The Dark

In the dark, I often sit. I am not Poe; I do not do this to fulfill some ridiculous idiom of moody sullenness. No, the dark is not dark to me. It is alive and glowing. It falls in shades of gray and gloom, but moves and twitches like a butterfly. It dances in the wind, it sings like the sunset. It is every inch as stunning as the day.

But only to me and mine.

Human sight is myopic, and this is no mere metaphor. You see so very little of your world, and to you that must needs be all there is. Rarely do you give a thought that the universe or the immutable changeable infinitudes of time have anything else to offer. It is not known, and therefore it does not exist.

As I stare into the dark, I feel very very old. Ancient. But what am I saying? What does that mean to you?

It is with regret and something akin to sadness that I look upon my most fervent readers and realize how very young they are. Too young. Young enough to not fully grasp the sting of mortality. You know that death is death, but you stare at it from far away, and cannot fully see it, and so, nay…tis not so. It will not happen.

I bear you no ill will. Your time will come, soon enough that I need not hurry it, and when it does, I will still be here. I will be here, staring into the dark, watching the night things come to life, their eyes seeing as mine do, their nights vivid and churning.

I will be here. Again and again. Over and over. Me.

And to what end? What purpose is there in this? I hear the words of my friends in my thoughts — Porter with his “What else will we do?” Rebecca with her “But you can!” and yet, here I am, and when they are silent…

It will echo in my head. It will play in this dark like a phonograph.

In my time, I cannot count how many I have watched come and go, but there they are, and endless chain of them, and not a one remembered. When I stare into the dark and let my thoughts wander, I see them. This moment, a skein of long hair washed in a pond, the soft hum of a song as she dips her ankles in. She does not see me, and I find her captivating. She goes about her task, and I mine, and now she is a rotting corpse, and here am I, still staring into the moonlight. He drags his horse by the halter, hitting it with a switch he’s but just cut from a tree. He snarls at it, as it snorts and struggles with its swayed back. It is not long for this world, and yet, he carries on, unabashed. I grit my teeth as he wanders by, and wonder what hellish family he returns to. It matters not. They are all dead. That child there, she plays with her wooden dove. She wears a bonnet two sizes too large. She curtsies a homespun dress with a bit of fine edging her mother stole from the rubbish. She drinks dirty water from a bucket and dips her face into it. I worry after her skinny arms. It does not matter, for she too is gone. No one ever learned her name. Not even me.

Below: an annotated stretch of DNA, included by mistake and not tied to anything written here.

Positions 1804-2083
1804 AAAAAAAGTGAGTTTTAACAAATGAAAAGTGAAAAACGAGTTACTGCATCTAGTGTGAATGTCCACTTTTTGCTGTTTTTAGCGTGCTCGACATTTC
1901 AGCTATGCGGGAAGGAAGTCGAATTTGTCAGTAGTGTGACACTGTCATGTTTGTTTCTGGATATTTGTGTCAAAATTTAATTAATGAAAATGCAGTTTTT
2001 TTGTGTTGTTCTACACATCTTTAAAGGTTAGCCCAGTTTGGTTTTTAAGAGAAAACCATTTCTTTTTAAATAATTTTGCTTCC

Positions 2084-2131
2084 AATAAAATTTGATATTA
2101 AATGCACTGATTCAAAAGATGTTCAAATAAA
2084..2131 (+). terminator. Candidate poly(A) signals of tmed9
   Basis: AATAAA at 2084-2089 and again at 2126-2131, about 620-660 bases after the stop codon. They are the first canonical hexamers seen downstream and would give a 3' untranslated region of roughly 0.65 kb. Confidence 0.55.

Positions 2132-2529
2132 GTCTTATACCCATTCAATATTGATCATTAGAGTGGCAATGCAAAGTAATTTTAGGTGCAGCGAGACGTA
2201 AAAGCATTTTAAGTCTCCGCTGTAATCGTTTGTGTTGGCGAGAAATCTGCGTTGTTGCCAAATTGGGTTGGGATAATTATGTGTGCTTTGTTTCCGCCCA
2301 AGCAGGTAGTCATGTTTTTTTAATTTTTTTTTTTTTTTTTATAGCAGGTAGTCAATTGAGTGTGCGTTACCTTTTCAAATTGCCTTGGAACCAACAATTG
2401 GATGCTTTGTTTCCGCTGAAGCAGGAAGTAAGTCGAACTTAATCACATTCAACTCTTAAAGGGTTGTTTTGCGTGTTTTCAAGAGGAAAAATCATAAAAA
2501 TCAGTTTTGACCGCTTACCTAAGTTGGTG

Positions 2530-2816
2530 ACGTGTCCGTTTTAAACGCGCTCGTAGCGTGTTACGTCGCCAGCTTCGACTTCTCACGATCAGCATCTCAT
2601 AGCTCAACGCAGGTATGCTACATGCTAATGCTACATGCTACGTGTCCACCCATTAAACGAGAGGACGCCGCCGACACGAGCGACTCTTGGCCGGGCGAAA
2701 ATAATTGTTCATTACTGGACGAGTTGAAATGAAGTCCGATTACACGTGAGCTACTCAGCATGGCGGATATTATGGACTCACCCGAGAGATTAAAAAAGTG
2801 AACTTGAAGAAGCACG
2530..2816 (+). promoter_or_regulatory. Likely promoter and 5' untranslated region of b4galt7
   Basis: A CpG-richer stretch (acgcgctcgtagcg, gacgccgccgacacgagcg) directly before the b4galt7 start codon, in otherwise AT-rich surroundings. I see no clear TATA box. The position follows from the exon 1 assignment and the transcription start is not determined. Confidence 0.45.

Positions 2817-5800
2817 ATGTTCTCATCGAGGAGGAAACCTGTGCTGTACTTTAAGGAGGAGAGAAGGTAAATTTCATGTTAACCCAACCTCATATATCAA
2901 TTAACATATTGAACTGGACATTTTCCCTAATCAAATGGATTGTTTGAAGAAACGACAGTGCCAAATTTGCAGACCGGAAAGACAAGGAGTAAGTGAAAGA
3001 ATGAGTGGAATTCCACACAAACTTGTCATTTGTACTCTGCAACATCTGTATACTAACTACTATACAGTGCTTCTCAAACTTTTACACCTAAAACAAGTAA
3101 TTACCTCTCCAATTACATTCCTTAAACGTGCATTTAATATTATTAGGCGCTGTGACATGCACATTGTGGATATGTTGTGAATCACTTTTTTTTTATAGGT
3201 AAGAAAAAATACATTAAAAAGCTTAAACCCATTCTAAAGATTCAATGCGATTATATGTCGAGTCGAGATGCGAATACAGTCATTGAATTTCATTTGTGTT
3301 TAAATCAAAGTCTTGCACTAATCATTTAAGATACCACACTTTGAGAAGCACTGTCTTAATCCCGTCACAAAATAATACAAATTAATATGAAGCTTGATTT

Much has been asked of me. Many have wondered about my extremes. “What is the worst thing you have seen? What is the worst you have done?” You are all so intent to wallow in muck, because you do not know how truly terrible it can be. I will tell you, if you like, but do not think to come to me when it happens, and you realize the full weight of what I have been saying all along.

The worst I have ever seen. The worst I have ever done. That is simple. I have forgotten.

Humans mourn the names they know. They cannot do anything else. If they mourned all that came before, they would waste away in the oppressive misery of it. But here I am, staring into the dark, singing their requiem with no voice, no words. It is a chain of faces without context, without lineage. To you, these people, these unknown multitudes are but the piles of dirt you must clamor over to catch the next Pokemon. To me they are real. To me, they are still alive, and yet, I know they are not.

When food is scarce, time pitches violently, and my footing slips. I stagger in it, and find that I am not always aware of the era. You find it humorous when I talk of shoveling coal into a burner, or nibbing quills, or stamping paving stones. You find it endearing when I talk of the mundanity that has come and gone, but to me those were the routines and habits of an age that is dead but still living in my breast, it is the conditioning of old. When I am hungry, it returns to me, and I awake with a corpse and a set of fully wound pocket watches, a heart in my jaw to the light of dimmed kerosene lamps, a head in a pot beside a fully kneaded loaf of bread I do not remember having lain by.

These are chains. This is purgatory. I am imprisoned in this repetition.

What is it like to be old? It is very like being young, save that one is maliciously afflicted with perspective. Like leprosy, it chips at you, until you can no longer rush into the fray with a grim smile and a cry of “havoc”. Pieces fall away, as you look around in a daze and wonder why everything has changed when you have not.

You are entertained when I grasp at slang, clutch at memes, wonder aloud at the truly strange and disorienting splendor of the ever-changing flood of information that washes over me every single day. You stare at your screen and chuckle that I should be dazzled by you. It fills you with a sense of importance.

And here I sit, staring into the dark, learning your face as I have every other, inscribing your unutterable name on that list that no one shall ever read.

Here I am. And the dark is alive.